USS O'Brien (DD-415)
O’Brien (DD-415) c. 1940
|Builder:||Boston Navy Yard|
|Laid down:||31 May 1938|
|Launched:||20 February 1939|
|Commissioned:||2 March 1940|
|Fate:||Suffered structural damage as a result of being torpeded by I-19 15 September 1942, foundered on 19 October 1942 (all hands saved)|
|Class & type:||Sims-class destroyer|
|Length:||348 ft, 3¼ in, (106.15 m)|
|Beam:||36 ft, 1 in (11 m)|
|Draft:||13 ft, 4.5 in (4.07 m)|
|Propulsion:||High-pressure super-heated boilers, geared turbines with twin screws, 50,000 horsepower|
|Range:||3,660 nautical miles at 20 kt (6,780 km at 37 km/h)|
|Complement:||192 (10 officers/182 enlisted)|
USS O'Brien (DD-415) was a World War II-era Sims-class destroyer in the service of the United States Navy, named in honor of Captain Jeremiah O'Brien and his five brothers, Gideon, John, William, Dennis and Joseph, who captured HMS Margaretta on 12 June 1775 during the American revolution.
The O’Brien was laid down at Boston Navy Yard, Boston, Massachusetts, on 31 May 1938; launched on 20 October 1939; sponsored by Miss Josephine O’Brien Campbell, a great-great-great granddaughter of Gideon O’Brien; and commissioned on 2 March 1940, with Lieutenant Commander Carl F. Espe in command. Since this warship was built in a drydock, along with the Walke, Lansdale, and Madison, the christening and commissioning ceremonies were combined.
Throughout 1940-1941, the USS O'Brien operated along the Eastern Seaboard.
World War II
After drydocking and repairs during the fall of 1941, the O'Brien left Norfolk, Virginia on 15 January 1942 along with the Idaho and Mustin, and then steamed for the Pacific Ocean. Transiting the Panama Canal on 20 January, the trio of ships arrived in San Francisco, California, on 31 January.
The O’Brien steamed with a convoy for the Western Pacific on 4 February 1942, but she was forced to return when a collision with Case damaged her port side. Following repairs at the Mare Island Navy Yard, the destroyer steamed out again on 20 February, bound for Pearl Harbor. There Commander Destroyer Division 4 shifted his flag to the O’Brien on 5 March 1942.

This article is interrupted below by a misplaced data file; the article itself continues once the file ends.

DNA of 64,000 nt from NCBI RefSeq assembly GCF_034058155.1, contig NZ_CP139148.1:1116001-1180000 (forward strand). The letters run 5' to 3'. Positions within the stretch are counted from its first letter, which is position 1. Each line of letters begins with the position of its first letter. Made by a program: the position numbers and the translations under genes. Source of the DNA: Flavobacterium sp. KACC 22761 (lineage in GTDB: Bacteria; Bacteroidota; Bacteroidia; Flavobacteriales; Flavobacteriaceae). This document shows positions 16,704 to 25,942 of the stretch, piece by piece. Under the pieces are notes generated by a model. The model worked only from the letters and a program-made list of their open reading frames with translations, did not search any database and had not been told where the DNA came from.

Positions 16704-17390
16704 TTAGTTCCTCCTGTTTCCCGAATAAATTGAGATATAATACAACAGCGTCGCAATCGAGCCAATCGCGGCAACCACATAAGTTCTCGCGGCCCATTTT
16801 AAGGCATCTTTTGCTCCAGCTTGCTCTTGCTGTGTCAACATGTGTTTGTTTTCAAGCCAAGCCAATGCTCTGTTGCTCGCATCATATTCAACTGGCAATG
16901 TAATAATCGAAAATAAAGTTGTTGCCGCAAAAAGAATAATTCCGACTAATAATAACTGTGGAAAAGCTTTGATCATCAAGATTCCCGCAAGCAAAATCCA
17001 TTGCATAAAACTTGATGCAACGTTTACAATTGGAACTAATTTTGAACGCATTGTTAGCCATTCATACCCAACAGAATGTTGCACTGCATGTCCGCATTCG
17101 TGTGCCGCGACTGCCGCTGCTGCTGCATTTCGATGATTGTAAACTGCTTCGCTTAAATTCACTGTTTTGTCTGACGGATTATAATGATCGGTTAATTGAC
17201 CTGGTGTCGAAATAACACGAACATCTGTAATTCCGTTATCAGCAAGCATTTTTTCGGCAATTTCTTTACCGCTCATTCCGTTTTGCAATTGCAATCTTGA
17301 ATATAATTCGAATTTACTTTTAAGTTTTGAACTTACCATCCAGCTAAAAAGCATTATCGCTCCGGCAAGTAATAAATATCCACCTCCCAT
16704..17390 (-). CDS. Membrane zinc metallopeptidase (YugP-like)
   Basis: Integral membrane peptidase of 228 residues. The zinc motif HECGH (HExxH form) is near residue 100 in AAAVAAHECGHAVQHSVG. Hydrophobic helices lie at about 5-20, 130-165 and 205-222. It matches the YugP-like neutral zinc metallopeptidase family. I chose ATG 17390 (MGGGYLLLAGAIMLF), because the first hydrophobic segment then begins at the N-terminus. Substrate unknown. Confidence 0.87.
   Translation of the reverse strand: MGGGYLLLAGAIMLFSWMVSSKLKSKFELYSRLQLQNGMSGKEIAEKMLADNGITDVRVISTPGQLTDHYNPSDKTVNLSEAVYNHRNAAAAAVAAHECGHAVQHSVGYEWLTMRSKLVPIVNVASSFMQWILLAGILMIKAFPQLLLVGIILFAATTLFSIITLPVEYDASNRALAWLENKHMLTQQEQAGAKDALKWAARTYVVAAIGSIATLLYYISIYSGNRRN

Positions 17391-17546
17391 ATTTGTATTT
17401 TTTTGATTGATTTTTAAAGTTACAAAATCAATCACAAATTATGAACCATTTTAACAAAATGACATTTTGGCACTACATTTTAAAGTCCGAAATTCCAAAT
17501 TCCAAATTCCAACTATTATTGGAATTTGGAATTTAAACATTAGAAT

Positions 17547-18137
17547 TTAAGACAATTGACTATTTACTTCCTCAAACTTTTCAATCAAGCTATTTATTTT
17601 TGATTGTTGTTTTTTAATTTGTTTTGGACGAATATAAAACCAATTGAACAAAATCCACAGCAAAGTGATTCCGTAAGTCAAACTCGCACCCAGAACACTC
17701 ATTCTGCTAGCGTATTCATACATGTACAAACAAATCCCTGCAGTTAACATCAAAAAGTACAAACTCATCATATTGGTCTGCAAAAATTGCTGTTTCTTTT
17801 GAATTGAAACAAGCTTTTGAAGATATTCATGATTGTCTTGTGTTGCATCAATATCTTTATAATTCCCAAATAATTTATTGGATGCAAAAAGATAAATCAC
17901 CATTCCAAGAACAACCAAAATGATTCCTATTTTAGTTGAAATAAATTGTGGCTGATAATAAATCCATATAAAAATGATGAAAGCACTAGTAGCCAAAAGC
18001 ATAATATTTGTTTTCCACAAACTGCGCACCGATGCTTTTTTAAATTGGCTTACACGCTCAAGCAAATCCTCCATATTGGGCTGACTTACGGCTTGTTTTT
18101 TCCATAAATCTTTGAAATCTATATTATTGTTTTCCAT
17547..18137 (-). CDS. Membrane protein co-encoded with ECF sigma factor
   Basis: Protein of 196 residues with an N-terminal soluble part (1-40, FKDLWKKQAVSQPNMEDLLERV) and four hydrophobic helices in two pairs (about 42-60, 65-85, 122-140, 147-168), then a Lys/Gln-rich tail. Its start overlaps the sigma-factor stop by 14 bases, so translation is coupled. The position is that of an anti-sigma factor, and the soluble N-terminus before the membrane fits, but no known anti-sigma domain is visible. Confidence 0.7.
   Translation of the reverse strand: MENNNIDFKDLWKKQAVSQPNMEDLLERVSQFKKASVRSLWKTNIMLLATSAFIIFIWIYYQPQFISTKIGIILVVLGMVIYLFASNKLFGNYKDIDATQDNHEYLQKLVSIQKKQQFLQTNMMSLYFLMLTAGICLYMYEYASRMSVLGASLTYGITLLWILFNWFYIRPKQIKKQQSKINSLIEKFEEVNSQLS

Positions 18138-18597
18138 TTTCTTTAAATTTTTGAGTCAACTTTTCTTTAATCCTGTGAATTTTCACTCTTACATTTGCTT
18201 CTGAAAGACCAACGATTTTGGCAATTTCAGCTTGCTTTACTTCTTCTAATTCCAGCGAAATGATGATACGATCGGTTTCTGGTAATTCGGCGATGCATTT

After operating out of Pearl Harbor and patrolling the Hawaiian atoll, French Frigate Shoals, the O'Brien called at Midway Island in the latter part of March, escorting the seaplane tender Curtiss there to evacuate civilians. The two warships returned to Pearl Harbor on 3 April. After an increase and improvement of her antiaircraft batteries, she embarked passengers for transportation to the Naval Air Station at Palmyra Atoll, and then steamed out on 18 April with the Flusser and Mugford. The destroyer then joined convoys from San Diego and San Francisco to escort them to American Samoa, arriving at Pago Pago on 28 April.
The O’Brien was retained at Pago Pago for local escort work. On 26 May, she supported the occupation of Wallis Island, previously taken over by the Free French, and then she joined the Procyon on 19 June for the return voyage to Pearl Harbor. Operating out of Pearl Harbor, the ship performed escort duty and acted as patrol and plane guard. She got underway on 17 August with Task Force 17 (TF 17) to reinforce the South Pacific Force, screening the tanker Guadalupe.
While escorting a convoy of troop transports en route to Guadalcanal, the combined Task Forces 17 and 18 were attacked by the submarine I-19 on 15 September 1942. The aircraft carrier USS Wasp (CV-7) was sunk, and the battleship USS North Carolina and the O’Brien were damaged by a spread of six torpedoes from this IJN submarine.
At 1452, the O’Brien sighted smoke coming from the USS Wasp. As a member of Hornet's antisubmarine warfare screen, she made an emergency turn to the right. At about 1454, while accelerating and swinging right, her lookouts spotted a torpedo two points forward of the port beam, 1,000 yards (915 meters) away. This torpedo then missed O'Brien close astern, but while her crew's attention was concentrated on it, another torpedo hit her port bow.
This explosion did little obvious damage, but it set up severe structural stresses throughout the framework of the O'Brien. She was able to proceed under her own power, and on 16 September she reached Espiritu Santo, where the sailors of the USS Curtiss made temporary repairs. The USS O’Brien next steamed out on 21 September, bound for Noumea, New Caledonia, for further repairs by the repair ship Argonne. Then, she steamed out on 10 October, bound for San Francisco Bay.
The O'Brien made it to Suva in the New Hebrides on 13 October, and then steamed out once more on 16 October. The rate of leakage of seawater into the O'Brien continued to increase, and on 18 October it was necessary for O’Brien to head for the nearest anchorage. Large amounts of topside weights were jettisoned, and preparations were made for abandoning the ship, but her captain still thought that she could be taken intact to Pago Pago. However, at about 0600 on 19 October, her bottom suddenly split open considerably, and her forward and after hull portions began to work independently. At 0630, all hands except for a small salvage crew abandoned, but half an hour later the O'Brien was abandoned entirely. Just before 0800 she descended beneath the waves, and after steaming nearly 3,000 miles (5,500 km) since she had been torpedoed. All members of her crew were saved.
The USS O'Brien earned one battle star during World War II.
|Wikimedia Commons has media related to USS O'Brien (DD-415).|
- Naval History & Heritage Command: USS O'Brien (DD-415), 1940-1942
- Navsource.org: USS O'BRIEN (DD-415)
- Forward Repair of Torpedo Damage 1942